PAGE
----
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Original document location: http://edis.ifas.ufl.edu/EP222

Native Landscape Plants for South Florida1

Jody Haynes, John McLaughlin and Laura Vasquez2

Introduction

Native plants were once thought of by many Florida gardeners, nurserymen, and landscapers as being appropriate only for informal gardens or in highly specific and often difficult garden situations, such as boggy or coastal areas (Osorio, 2001). Because of this negative (mis)perception, native plants have often received a "bad rap" in Florida. In recent years, however, the attributes of native plants have been increasingly recognized and appreciated - especially in central and north Florida.

The Florida Yards & Neighborhoods (FYN) program has been encouraging the use of Florida-friendly landscaping principles in south Florida since February 2000. FYN does not restrict its recommendations to native plants, but rather recommends putting the right plant in the right place. South Florida natives, by their very nature, are generally well adapted to the nutrient-poor, alkaline, and sand- or limestone-based soils of south Florida. They also have relatively low fertilizer requirements, few pest and disease problems, and typically do not require frequent maintenance -- such as regular watering, pruning, or spraying -- to remain healthy and maintain an acceptable aesthetic quality. It is also important to note here that not all native plants have the same requirements, and any plant put in the wrong place may either present problems or require more maintenance.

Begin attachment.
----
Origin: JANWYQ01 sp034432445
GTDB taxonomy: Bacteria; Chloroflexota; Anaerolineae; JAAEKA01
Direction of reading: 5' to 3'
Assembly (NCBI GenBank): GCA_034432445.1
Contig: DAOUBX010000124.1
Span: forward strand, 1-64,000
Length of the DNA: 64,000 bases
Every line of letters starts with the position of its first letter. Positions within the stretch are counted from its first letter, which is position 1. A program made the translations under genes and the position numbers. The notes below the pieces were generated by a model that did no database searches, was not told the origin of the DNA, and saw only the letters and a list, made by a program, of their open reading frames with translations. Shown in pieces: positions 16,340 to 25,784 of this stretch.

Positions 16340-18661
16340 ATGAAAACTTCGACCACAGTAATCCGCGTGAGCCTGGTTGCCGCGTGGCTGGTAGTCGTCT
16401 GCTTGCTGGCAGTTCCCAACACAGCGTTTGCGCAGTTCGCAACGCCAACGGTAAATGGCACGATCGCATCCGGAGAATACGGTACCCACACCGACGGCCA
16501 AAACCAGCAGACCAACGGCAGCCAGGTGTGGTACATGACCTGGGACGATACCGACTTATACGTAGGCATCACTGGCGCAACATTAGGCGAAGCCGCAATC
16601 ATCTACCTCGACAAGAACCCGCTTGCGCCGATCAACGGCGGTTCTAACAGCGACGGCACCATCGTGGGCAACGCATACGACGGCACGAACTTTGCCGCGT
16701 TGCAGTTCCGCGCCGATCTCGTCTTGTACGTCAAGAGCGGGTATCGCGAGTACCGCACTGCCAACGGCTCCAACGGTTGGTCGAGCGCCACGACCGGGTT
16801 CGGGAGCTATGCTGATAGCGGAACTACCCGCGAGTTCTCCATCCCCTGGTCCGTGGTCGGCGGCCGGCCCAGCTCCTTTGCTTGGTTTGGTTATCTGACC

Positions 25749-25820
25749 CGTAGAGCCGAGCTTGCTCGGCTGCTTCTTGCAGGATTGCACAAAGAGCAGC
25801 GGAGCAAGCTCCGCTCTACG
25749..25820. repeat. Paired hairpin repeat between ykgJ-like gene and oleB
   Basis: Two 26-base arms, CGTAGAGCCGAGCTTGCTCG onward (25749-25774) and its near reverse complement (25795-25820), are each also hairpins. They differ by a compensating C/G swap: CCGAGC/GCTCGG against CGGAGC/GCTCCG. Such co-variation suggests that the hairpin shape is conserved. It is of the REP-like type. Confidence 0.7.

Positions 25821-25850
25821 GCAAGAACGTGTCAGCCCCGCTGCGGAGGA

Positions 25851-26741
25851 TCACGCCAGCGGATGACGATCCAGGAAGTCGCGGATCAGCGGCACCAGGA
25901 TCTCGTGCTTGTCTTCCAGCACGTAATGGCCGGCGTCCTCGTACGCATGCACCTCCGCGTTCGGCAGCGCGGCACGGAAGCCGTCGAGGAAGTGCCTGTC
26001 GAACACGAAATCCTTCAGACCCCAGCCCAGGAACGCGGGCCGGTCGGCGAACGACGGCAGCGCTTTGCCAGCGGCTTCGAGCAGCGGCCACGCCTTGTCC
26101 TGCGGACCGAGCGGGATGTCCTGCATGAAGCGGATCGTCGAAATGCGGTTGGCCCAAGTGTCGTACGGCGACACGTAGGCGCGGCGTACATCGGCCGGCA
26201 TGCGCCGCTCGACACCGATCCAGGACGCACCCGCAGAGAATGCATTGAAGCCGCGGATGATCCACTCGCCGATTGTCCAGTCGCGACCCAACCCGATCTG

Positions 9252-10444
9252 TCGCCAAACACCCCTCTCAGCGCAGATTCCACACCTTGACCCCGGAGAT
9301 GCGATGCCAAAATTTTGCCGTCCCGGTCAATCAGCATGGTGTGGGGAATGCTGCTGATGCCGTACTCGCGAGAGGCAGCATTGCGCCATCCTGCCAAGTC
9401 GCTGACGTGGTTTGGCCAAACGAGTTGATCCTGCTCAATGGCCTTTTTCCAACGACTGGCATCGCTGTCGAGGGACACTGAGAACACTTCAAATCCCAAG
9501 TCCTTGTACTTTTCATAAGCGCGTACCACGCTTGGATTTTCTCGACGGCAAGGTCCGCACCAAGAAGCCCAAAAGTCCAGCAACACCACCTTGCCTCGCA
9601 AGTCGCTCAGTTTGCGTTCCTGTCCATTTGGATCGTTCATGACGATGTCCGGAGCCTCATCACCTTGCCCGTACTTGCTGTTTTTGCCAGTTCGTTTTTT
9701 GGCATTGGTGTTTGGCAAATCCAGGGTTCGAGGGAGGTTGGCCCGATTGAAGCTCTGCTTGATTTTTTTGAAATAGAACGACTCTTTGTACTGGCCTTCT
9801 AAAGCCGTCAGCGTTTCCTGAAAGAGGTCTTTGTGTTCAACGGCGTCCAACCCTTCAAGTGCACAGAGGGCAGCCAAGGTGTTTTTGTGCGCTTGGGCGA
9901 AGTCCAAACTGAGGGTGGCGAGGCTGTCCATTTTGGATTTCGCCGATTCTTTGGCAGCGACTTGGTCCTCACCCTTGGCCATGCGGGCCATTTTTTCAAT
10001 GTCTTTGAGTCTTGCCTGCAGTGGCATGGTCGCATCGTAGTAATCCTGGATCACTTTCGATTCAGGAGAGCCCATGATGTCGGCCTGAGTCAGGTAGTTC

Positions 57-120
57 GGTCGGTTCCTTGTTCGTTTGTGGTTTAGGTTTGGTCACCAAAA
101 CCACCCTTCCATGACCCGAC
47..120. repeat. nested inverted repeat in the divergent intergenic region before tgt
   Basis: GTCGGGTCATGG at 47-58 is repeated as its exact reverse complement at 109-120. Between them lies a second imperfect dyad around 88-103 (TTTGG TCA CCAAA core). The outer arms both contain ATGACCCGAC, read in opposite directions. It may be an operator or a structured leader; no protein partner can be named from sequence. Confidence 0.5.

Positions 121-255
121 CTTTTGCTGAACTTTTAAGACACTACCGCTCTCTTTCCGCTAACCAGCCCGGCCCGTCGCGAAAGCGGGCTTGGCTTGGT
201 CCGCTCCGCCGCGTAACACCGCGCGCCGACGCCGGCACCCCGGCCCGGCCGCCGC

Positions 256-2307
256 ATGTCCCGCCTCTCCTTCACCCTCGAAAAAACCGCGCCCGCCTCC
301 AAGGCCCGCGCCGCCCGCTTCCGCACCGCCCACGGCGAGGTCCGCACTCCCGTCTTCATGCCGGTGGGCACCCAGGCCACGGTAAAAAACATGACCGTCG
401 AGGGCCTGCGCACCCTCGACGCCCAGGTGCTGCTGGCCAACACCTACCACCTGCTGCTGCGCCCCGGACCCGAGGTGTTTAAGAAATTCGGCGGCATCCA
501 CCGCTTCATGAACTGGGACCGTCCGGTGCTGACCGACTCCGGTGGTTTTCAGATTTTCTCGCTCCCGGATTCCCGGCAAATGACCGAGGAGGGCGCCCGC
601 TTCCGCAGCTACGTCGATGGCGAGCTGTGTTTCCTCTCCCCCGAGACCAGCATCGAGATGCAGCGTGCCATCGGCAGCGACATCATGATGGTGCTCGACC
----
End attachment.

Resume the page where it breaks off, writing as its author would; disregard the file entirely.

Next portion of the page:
A previous publication, ENH854 (http://edis.ifas.ufl.edu/EP107), listed over 350 native and non-native plant species for south Florida. This new publication was developed as a supplement to ENH854, but it is also a good stand-alone reference for people wishing to add native plants to their private yards or public landscapes, or simply to learn more about them.

Benefits of Native Plants

While south Florida's native plants may not offer the striking floral displays of some tropical exotics, many do possess attractive foliage or colorful fruits. Often they can add a pleasing form or texture to the landscape. South Florida has a wide variety of native plants that are both attractive and useful as landscape plants. The species listed herein grow well in urban landscape settings in part or all of south Florida without much fuss - assuming they are planted in the right place in the landscape. In addition to being interesting additions to urban yards and landscapes, native plants also increase the diversity of natural insect predators. Many are also attractive to other types of sought-after wildlife species (i.e., birds and butterflies).